Mark's Reviews > Drive: The Surprising Truth About What Motivates Us

Drive by Daniel H. Pink
Rate this book
Clear rating

's review
Oct 22, 2011

really liked it
bookshelves: non-fiction
Read in October, 2011

If you are like me (and most Americans), you believe that money is a great motivator. Maybe the best motivator. Dan Pink argues otherwise and is on a mission to point out the gap between what science knows and what businesses and society do when it comes to motivation. This is not to say that money doesn't work as a motivator. It does. But it only functions well as a motivator when you need people to focus in a factory-like situation. As long as creativity isn't needed, money should be your ace-in-the-hole motivator. But... if you are doing something beyond rote, routine, left-brained work, there are traits/characteristics of a work (and school?) environment that are far better predictors of motivation and engagement than is money or some other carrot/stick combination. Here they are:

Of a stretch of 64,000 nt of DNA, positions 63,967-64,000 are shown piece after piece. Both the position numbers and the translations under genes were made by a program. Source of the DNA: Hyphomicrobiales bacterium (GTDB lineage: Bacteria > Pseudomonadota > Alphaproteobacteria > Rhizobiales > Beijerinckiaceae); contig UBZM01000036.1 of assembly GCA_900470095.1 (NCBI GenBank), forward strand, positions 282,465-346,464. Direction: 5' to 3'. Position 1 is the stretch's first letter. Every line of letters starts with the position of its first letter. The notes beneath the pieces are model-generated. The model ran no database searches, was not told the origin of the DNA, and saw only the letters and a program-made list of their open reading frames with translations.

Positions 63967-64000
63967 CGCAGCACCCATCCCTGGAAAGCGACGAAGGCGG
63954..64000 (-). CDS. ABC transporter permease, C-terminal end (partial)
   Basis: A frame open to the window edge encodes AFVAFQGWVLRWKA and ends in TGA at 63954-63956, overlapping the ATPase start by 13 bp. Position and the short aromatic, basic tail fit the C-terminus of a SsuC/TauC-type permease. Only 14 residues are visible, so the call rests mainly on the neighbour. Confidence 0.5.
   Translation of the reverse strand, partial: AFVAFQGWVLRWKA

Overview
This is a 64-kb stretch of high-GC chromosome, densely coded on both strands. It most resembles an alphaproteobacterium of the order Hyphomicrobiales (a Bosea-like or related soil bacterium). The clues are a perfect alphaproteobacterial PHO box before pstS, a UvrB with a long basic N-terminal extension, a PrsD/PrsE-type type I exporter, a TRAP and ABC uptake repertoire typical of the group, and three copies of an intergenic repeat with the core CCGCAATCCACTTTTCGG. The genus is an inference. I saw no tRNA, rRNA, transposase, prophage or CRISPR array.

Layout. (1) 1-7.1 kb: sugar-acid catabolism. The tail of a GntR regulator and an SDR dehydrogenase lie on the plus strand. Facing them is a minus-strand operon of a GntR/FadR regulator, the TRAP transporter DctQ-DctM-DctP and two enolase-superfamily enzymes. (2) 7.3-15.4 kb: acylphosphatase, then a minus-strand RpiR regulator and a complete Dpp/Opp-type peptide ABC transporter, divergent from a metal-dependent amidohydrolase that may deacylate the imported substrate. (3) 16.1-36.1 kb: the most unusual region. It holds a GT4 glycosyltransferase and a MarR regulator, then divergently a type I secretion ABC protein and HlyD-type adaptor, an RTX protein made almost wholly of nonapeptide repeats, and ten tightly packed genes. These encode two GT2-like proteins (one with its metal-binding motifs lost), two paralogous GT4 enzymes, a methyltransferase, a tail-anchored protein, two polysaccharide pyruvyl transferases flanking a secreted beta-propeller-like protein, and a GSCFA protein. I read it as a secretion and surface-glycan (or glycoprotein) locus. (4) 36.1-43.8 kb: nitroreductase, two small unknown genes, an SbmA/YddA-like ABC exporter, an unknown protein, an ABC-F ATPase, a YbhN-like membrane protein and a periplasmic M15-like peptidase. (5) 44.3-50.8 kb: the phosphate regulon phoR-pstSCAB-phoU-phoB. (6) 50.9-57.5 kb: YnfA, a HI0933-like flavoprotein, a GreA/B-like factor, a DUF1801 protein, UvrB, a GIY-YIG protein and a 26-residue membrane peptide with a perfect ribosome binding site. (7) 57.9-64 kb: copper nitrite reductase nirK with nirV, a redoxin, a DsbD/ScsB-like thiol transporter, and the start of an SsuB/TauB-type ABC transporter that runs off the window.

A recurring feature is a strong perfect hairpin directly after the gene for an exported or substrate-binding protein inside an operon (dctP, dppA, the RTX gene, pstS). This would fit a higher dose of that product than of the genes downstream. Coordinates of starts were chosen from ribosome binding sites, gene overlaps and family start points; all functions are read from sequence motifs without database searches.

Autonomy: ability to choose some work tasks, work teams, and work time.
Mastery: given space to experiment and continually improve along a given path.
Purpose: Is there an opportunity to engage in something more meaningful and larger than the individual/self through the work?

If you want the 18 minute video version of the book, check out Dan Pink's TED talk on the subject: Note: when I watched it the audio sync was slightly off and it really detracted from the presentation. Maybe click play, minimize the screen and then just listen to the audio.
2 likes · flag

Sign into Goodreads to see if any of your friends have read Drive.
Sign In »

No comments have been added yet.